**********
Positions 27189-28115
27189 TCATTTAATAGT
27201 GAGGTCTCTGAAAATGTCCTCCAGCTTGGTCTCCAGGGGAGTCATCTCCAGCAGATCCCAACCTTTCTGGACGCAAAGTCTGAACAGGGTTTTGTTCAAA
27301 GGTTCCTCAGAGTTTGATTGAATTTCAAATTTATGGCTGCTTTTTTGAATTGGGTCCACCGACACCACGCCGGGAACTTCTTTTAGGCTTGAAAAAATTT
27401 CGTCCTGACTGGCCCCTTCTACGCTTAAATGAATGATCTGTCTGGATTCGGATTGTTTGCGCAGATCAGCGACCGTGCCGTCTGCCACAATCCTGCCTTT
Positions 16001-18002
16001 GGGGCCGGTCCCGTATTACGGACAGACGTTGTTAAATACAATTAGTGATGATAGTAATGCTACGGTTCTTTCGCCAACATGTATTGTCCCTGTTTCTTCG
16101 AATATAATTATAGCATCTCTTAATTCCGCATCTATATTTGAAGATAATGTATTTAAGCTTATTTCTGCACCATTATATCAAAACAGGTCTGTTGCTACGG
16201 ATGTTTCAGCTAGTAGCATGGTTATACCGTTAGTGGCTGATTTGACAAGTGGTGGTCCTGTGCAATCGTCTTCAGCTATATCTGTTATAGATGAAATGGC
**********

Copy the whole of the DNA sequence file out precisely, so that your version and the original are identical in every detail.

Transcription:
Positions 27189-28115
27189 TCATTTAATAGT
27201 GAGGTCTCTGAAAATGTCCTCCAGCTTGGTCTCCAGGGGAGTCATCTCCAGCAGATCCCAACCTTTCTGGACGCAAAGTCTGAACAGGGTTTTGTTCAAA
27301 GGTTCCTCAGAGTTTGATTGAATTTCAAATTTATGGCTGCTTTTTTGAATTGGGTCCACCGACACCACGCCGGGAACTTCTTTTAGGCTTGAAAAAATTT
27401 CGTCCTGACTGGCCCCTTCTACGCTTAAATGAATGATCTGTCTGGATTCGGATTGTTTGCGCAGATCAGCGACCGTGCCGTCTGCCACAATCCTGCCTTT
Positions 16001-18002
16001 GGGGCCGGTCCCGTATTACGGACAGACGTTGTTAAATACAATTAGTGATGATAGTAATGCTACGGTTCTTTCGCCAACATGTATTGTCCCTGTTTCTTCG
16101 AATATAATTATAGCATCTCTTAATTCCGCATCTATATTTGAAGATAATGTATTTAAGCTTATTTCTGCACCATTATATCAAAACAGGTCTGTTGCTACGG
16201 ATGTTTCAGCTAGTAGCATGGTTATACCGTTAGTGGCTGATTTGACAAGTGGTGGTCCTGTGCAATCGTCTTCAGCTATATCTGTTATAGATGAAATGGC